Purchasing and Selling Co-Operatives. What the Flip (tax)?
February 13, 2016
Sometimes it's paid by the seller, other times it's paid by the buyer, but if you've never bought a co-operative apartment, then you may be wondering, what the flip is a flip tax anyway?
Fortunately, this one isn't too complicated. In short, a flip tax is a payment that's made by a co-operative owner or purchaser at the time that an apartment is transferred between parties. Most often, the amount is no greater than 2% of the purchase price.
At the outset, defining and explaining the purpose of a flip tax is impossible without establishing a few of the basics of the co-operative form of ownership.
When purchasing a co-operative apartment, or more commonly, a co-op, you're not purchasing real property; but instead, are purchasing a certain number of shares in a corporation, and along with those shares –– via a proprietary lease, the right to occupy a certain apartment within the building owned by the corporation.
Depending on the apartment's size and location within the building (amongst other factors), you'll receive a number of shares in the corporation that: “bears a reasonable relationship to the value that the apartment corresponds with as to the entire building/corporation."
As a shareholder, perhaps your most important responsibility is that you pay a monthly cost that goes toward the up-keep and maintenance of the building. This is conveniently known as a monthly-maintenance fee, or simply, maintenance.
Provided that the building has shareholders that make their maintenance payments in a timely and consistent fashion, collectively, the building will have plenty of capital in reserve for any necessary updates or repairs that may arise.
So what does all of this have to do with a flip tax? The short answer is quite a bit. As all shareholders (apartment owners) have an interest in keeping their monthly carrying costs low, a flip tax serves as an avenue for co-operatives to keep their monthly carrying costs low, while also generating an alternative source of increase for their reserve fund.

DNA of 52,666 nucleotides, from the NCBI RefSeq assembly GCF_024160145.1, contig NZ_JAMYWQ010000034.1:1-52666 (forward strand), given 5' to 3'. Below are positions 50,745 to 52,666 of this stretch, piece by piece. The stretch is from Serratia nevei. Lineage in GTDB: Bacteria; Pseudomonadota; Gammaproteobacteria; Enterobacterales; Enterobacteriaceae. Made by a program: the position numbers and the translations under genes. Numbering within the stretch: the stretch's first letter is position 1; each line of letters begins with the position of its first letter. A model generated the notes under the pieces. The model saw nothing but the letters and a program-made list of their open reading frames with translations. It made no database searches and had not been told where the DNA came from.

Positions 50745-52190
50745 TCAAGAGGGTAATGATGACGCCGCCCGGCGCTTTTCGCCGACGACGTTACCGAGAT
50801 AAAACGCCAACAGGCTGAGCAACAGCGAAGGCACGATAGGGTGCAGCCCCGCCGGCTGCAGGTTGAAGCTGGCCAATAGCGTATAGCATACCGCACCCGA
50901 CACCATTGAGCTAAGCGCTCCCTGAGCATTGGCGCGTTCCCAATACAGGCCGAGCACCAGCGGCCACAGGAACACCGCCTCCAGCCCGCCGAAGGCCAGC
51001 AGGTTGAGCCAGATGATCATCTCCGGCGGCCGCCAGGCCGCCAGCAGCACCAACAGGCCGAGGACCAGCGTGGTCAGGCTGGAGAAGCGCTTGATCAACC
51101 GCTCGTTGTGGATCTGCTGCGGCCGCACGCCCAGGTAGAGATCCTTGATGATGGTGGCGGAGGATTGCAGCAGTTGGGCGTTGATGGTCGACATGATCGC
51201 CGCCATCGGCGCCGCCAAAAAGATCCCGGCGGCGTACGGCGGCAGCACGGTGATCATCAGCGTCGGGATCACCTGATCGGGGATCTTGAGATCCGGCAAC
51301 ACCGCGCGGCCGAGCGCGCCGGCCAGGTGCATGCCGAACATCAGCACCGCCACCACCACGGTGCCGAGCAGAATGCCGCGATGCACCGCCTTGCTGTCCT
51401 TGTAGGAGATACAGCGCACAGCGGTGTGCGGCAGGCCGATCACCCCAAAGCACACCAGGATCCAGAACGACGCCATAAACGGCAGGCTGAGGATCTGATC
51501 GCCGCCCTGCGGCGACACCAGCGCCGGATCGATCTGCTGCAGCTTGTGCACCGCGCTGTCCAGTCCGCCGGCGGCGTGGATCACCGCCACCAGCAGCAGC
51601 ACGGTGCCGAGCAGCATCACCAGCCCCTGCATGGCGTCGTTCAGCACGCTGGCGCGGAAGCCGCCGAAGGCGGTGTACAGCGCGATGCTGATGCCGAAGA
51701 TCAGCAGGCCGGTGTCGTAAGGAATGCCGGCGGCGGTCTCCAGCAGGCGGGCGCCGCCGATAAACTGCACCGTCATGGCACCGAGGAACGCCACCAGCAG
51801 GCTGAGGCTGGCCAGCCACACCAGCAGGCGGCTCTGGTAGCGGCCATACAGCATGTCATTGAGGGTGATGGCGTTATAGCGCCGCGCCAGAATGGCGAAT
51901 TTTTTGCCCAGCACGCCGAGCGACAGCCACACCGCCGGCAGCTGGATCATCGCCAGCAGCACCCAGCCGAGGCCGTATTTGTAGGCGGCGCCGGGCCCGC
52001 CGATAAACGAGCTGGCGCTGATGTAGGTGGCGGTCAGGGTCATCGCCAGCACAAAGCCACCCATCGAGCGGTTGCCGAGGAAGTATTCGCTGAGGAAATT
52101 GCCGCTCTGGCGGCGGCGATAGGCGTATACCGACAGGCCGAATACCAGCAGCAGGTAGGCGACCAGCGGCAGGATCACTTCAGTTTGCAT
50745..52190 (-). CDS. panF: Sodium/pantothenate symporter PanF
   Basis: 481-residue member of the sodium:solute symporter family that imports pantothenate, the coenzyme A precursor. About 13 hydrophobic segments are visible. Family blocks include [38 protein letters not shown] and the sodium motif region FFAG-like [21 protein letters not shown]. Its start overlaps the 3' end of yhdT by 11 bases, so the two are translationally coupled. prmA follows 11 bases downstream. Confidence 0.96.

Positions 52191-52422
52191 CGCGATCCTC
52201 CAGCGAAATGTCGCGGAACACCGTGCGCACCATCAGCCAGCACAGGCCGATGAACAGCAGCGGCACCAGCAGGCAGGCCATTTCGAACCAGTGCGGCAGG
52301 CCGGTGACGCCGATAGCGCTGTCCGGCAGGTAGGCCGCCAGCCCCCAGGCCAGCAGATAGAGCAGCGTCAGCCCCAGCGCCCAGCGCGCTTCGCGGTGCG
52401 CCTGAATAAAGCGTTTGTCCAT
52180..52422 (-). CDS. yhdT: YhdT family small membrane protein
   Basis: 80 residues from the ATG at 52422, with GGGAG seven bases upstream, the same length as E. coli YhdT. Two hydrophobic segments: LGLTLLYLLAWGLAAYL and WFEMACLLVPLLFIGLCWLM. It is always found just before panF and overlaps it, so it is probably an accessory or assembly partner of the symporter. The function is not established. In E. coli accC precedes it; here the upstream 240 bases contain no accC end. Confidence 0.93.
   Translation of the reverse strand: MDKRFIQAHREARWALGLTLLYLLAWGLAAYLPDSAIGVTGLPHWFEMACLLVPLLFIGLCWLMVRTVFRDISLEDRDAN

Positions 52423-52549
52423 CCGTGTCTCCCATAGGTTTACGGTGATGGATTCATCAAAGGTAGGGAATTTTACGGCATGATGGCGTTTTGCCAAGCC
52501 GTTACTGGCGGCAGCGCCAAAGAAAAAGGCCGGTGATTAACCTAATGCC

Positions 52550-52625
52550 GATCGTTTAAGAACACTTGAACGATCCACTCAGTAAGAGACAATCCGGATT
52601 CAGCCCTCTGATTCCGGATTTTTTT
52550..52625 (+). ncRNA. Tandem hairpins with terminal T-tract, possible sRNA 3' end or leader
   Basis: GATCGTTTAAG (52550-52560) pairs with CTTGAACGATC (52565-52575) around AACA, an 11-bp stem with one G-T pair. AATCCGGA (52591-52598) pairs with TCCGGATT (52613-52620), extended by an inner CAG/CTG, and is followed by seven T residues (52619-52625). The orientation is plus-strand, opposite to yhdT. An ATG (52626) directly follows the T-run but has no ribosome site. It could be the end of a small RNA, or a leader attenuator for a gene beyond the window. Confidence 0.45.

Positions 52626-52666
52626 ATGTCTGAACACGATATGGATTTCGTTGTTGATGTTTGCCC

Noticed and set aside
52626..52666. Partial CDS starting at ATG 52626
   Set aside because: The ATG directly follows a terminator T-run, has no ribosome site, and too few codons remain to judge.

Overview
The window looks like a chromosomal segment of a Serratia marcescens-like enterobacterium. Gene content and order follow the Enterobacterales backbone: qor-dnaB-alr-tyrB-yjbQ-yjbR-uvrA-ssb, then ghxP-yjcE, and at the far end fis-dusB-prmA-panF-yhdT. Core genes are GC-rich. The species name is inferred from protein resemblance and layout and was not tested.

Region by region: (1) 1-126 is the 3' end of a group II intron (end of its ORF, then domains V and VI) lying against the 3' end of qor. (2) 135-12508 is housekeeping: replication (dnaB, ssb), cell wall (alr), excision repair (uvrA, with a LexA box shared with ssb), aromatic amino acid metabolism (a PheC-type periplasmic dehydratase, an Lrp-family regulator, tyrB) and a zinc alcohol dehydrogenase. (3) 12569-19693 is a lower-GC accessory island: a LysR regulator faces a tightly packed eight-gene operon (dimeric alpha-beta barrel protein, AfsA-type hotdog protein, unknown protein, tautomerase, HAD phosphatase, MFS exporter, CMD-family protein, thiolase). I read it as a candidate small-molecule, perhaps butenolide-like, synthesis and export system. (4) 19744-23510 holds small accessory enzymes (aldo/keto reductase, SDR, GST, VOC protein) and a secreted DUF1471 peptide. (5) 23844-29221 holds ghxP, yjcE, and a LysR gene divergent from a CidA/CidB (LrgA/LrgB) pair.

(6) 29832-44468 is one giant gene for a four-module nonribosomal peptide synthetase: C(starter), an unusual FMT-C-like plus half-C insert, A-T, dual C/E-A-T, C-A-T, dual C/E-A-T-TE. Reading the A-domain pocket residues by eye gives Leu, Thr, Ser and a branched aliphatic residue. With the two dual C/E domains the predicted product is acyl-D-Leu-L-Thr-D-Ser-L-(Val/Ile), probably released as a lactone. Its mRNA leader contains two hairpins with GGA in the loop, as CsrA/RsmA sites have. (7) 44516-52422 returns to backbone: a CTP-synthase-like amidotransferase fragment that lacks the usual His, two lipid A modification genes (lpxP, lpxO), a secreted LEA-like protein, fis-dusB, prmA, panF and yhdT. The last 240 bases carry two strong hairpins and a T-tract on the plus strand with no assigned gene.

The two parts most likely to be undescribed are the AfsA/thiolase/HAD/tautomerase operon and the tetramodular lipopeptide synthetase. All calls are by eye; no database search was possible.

For instance, let's assume that an apartment is listed at $750,000. Using this number, once this apartment is transferred from the owner and to the purchaser, then $15,000 (2% of $750,000) would be paid to the co-operative. As a result, from dividing $15,000 by 12, then the monthly carrying costs for each of the shareholders, collectively, would be reduced by $1,250/mo.
Of course, the actual monthly saving per shareholder would depend upon the number of apartments in the building, as well as the individual owner's number of corresponding shares.
Lastly, from the buyer's prospective, whether the flip tax is paid by the seller or by the purchaser can, at times, make purchasing in one building more appealing than in another.
As you may have guessed, these are only the basics. Moreover, some co-operatives may allow the parties to use the flip tax as a negotiating tool, with the seller or buyer exchanging their payment of the flip tax for another bargaining chip connected to the deal.
We hope this helps clear things up a bit. As always, feel free to reach out if you have any questions regarding the process of purchasing or selling an apartment here in the City.